Is Virginia Beach’s hybrid voting system illegal? A judge could decide before end of year

Virginia Beach

NORFOLK, Va. (WAVY) — The outcome of a trial surrounding Virginia Beach’s voting system is being carefully watched — as it could drastically alter the way business is done in the resort city.

For more than 50 years, all voters in the city have been able to vote for all 11 council members — even though seven of them represent specific districts.

A federal judge is now being asked to rule that the at-large hybrid system illegal — replacing it with a system of wards or single-member districts — meaning that a voter would only be able to vote for their district representative and any at-large members.

On Wednesday, attorneys for the City of Virginia Beach rested their case after nearly a week and a half of testimony in front of District Judge Raymond Jackson at Norfolk’s federal courthouse.

The case was originally filed 2017 by Virginia Beach residents Latasha Holloway and Georgia Allen. They allege the current system in place violates the Voting Rights Act of 1965 as it “has the effect of diluting or minimizing ‘minority voting strength’ and was adopted to “promote racially discriminatory objectives.”

Under the current system, if the candidate that is mandated to live within the district wins the majority of the votes from that district’s residents, they could still lose because of votes from other parts of the city.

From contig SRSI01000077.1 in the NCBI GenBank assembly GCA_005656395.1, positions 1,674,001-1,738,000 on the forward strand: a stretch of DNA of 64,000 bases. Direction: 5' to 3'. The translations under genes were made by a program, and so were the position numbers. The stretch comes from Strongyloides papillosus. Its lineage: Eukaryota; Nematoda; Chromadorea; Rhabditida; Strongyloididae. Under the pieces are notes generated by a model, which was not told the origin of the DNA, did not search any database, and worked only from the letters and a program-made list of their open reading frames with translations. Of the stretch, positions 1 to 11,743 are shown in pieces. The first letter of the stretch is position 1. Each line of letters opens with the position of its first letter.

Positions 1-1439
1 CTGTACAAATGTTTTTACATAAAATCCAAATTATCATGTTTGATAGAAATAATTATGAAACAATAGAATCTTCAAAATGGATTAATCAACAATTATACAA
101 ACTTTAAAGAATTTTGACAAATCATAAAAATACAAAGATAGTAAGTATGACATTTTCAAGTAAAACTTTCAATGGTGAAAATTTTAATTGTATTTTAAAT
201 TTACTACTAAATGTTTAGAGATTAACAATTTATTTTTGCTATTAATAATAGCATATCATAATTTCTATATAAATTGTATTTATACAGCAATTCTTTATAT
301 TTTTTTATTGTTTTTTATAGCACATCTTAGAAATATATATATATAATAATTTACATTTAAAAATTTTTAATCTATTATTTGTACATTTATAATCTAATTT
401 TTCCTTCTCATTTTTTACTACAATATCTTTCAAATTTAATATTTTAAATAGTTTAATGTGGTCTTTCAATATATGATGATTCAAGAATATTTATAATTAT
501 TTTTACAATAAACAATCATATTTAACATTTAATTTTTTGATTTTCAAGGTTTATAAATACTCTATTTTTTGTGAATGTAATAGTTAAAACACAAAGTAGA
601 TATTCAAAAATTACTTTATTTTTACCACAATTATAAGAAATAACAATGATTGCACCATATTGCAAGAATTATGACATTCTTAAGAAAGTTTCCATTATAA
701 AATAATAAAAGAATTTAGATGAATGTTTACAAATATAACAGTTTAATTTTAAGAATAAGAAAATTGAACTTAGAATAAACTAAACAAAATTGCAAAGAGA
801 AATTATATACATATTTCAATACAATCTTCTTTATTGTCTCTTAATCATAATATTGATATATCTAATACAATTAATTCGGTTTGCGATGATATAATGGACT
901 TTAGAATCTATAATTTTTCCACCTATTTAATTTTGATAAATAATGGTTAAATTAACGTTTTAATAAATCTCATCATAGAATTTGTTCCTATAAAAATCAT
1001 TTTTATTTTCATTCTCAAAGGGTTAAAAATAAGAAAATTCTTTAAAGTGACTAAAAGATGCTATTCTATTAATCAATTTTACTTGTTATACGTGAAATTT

The accusations are nothing new, and residents and groups — ranging from the NAACP to the Tea Party — have lobbied council to change the unique system for years.

Most recently, Councilwoman Jessica Abbott (Kempsville District) brought forward a proposal to place the question to the voters on the November ballot. Even if a majority of voters elected to move to a single-member district format, the General Assembly would still get the final say.

Ultimately, the effort to get it placed on the ballot failed on a 5-6 vote with a majority of council saying the issue was “too complex” to throw to the voters on such short notice.

Still, many speakers showed up to explain their position.

“If a city councilperson from Kempsville receives every single vote there was from voters in Kempsville — every vote,” Jackson said. “You could take one vote more that came across the city and somebody that didn’t want her, to beat her. Understand here, citizens, it’s a system that is rigged.” 

It’s true that if single-district voting was in place, the council would likely look different. In an analysis of election returns completed by 10 On Your Side, in 2018 then-Councilman John Uhrin was the top vote-getter in the district he represented — the Beach District. However, Uhrin ultimately lost the citywide vote to former Councilman David Nygaard.

A similar case in 1989 led to the evolution of Norfolk’s voting system from at-large to its current ward model.

However, leaders in the business community fear what could happen if Virginia Beach followed suit.

“Carefully consider the implications on the business community on the City of Virginia Beach,” said Bob Pizzini — CEO of iFly Virginia Beach Indoor Skydiving and leader of the city chapter of the Hampton Roads Chamber — to the council over the summer. “We have an incredible system right now.”

There is fear of what could become of the investment in tourism if council would leave the at-large system of voting. Currently, the Oceanfront community has the ear of all of council. Under a district system, they would only have five.

Final findings of fact and law must be submitted to the judge no later than December 1. He could make his ruling after that.

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